On the Necessity of Gardening
Laurie Cluitmans (b. 1984, NL) works as a curator of contemporary art for the Centraal Museum in Utrecht and is also an independent art critic. In 2016 she received the Prize for Young Art Criticism for her essay on the garden by Derek Jarman and Ian Hamilton Finlay.
On the Necessity of Gardening appears simultaneous with the exhibition The botanical revolution, on the necessity of art and gardening that will be on view from 11 September 2021 to 9 January 2022 in the Centraal Museum in Utrecht (NL). The publication is categorically not an exhibition catalogue, but is positioned as an autonomous project. Both the exhibition and publication stem from a longer-term research by Laurie Cluitmans into the development of the cultural-historical, philosophical and social significance of the garden in relation to our current way of life.
For centuries, the garden has been regarded as a mirror of society, a microcosm, in which the broader relationships between nature and culture are played out on small scale. From this long cultural tradition also raises a call for a new awareness of our relationship with the Earth.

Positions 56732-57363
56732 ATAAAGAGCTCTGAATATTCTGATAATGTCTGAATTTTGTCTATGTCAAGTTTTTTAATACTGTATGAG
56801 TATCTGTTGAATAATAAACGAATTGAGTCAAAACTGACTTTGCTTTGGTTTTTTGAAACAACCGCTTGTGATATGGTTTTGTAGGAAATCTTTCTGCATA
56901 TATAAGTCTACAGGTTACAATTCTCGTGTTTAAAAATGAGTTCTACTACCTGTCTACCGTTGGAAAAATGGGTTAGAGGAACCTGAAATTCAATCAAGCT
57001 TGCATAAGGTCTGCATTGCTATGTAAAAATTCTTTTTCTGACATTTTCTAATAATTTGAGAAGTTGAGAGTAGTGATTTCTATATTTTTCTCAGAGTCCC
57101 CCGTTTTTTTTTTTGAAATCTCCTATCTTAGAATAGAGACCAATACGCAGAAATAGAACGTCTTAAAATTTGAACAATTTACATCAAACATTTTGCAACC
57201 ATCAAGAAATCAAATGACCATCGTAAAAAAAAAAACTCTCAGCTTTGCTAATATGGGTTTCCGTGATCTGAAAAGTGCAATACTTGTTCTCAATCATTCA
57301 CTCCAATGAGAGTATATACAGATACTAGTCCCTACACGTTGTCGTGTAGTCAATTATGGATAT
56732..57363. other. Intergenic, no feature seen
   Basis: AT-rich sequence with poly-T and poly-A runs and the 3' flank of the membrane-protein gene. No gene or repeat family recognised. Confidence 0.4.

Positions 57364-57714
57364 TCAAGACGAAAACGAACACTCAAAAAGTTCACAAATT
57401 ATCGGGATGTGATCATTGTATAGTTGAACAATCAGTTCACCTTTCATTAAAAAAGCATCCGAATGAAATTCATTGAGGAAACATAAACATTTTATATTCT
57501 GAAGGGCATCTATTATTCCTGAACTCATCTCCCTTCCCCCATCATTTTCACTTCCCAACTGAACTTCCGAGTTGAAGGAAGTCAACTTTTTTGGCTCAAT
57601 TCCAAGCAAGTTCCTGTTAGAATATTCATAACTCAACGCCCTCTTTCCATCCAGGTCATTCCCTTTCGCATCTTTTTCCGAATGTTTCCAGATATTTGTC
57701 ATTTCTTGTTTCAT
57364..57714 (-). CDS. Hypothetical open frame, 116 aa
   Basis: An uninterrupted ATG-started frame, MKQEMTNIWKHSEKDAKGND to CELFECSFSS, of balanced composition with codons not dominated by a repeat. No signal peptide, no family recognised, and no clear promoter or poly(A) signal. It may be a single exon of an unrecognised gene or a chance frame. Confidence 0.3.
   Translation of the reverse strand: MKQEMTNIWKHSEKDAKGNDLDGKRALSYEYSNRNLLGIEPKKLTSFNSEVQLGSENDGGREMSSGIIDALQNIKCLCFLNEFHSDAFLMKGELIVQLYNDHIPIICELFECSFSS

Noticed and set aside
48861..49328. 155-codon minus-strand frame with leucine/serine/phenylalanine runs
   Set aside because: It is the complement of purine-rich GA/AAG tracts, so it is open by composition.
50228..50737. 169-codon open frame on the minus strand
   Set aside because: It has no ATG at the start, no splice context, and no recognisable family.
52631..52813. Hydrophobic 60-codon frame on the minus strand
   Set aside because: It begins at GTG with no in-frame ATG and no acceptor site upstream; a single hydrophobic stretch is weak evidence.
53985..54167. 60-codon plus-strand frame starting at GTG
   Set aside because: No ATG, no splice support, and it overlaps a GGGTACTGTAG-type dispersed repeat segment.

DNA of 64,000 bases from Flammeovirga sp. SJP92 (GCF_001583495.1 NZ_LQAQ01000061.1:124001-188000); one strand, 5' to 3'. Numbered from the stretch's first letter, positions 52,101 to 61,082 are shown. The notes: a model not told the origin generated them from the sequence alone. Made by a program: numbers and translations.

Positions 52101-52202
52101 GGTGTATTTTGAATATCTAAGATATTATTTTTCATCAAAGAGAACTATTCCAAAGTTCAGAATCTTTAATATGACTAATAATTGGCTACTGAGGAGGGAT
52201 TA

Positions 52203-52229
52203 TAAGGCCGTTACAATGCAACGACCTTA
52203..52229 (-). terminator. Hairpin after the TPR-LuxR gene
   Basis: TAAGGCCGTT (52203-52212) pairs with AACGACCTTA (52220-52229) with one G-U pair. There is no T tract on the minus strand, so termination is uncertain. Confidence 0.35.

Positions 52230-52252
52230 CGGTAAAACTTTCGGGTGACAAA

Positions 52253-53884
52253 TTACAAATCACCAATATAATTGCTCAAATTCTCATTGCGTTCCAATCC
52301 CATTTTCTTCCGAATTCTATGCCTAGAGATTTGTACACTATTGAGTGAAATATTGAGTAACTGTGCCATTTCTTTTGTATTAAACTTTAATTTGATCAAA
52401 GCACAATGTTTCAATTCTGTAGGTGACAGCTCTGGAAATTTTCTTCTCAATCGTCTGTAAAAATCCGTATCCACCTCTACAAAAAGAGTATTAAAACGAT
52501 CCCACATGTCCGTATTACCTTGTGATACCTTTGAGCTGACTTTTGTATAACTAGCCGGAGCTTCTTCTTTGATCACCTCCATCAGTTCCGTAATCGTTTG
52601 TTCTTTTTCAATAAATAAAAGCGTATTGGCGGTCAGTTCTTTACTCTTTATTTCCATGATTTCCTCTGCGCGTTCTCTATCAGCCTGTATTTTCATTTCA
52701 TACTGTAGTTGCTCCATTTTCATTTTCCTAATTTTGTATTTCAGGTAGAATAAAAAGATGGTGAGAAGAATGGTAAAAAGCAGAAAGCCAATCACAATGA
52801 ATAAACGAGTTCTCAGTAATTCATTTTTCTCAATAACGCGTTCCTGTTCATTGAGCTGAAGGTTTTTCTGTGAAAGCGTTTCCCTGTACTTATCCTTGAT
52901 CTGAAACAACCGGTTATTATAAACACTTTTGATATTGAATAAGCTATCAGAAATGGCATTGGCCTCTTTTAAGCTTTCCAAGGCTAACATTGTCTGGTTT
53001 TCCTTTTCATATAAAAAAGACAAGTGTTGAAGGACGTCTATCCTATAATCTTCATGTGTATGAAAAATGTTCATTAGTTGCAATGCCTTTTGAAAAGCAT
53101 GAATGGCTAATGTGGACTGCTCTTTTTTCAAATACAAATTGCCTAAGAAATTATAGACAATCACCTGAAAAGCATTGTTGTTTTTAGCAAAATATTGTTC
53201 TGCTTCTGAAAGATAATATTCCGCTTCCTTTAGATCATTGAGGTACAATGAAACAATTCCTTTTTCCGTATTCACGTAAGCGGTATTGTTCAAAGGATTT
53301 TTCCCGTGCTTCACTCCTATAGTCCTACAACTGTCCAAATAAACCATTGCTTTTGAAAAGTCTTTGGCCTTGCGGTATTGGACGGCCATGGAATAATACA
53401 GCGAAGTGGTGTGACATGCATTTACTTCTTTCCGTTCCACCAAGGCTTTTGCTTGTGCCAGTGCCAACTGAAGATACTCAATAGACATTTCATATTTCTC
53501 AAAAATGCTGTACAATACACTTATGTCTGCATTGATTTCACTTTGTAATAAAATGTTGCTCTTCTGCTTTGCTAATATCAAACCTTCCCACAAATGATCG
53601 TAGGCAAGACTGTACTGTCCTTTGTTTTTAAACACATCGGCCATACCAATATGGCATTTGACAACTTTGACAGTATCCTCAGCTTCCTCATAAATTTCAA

On the Necessity of Gardening tells the story of the garden as a rich source of inspiration. Over the centuries, artists, writers, poets and thinkers have each described, depicted and designed the garden in different ways. In medieval art, the garden was a reflection of paradise, a place of harmony and fertility, shielded from worldly problems.
However, the garden is not just a neutral place and intended solely for personal pastime, it is a place where the world manifests itself and where the relationship between culture and nature is expressed. In the eighteenth century this image shifted: the garden became a symbol of worldly power and politics. The Anthropocene, the era in which man completely dominates nature with disastrous consequences, is forcing us to radically rethink the role we have given nature in recent decades.
There is a renewed interest in the theme of the garden among contemporary makers. It is not a romantic desire that drives them, but rather a call for a new awareness of our relationship with the earth, by connecting different fields of activity in landscape, art and culture. Through many different essays and an extensive abecedarium, On the Necessity of Gardening reflects on the garden as a metaphor for society, through concepts such as botanomania and capitalocene, from guerrilla gardening to queer ecology and zen garden.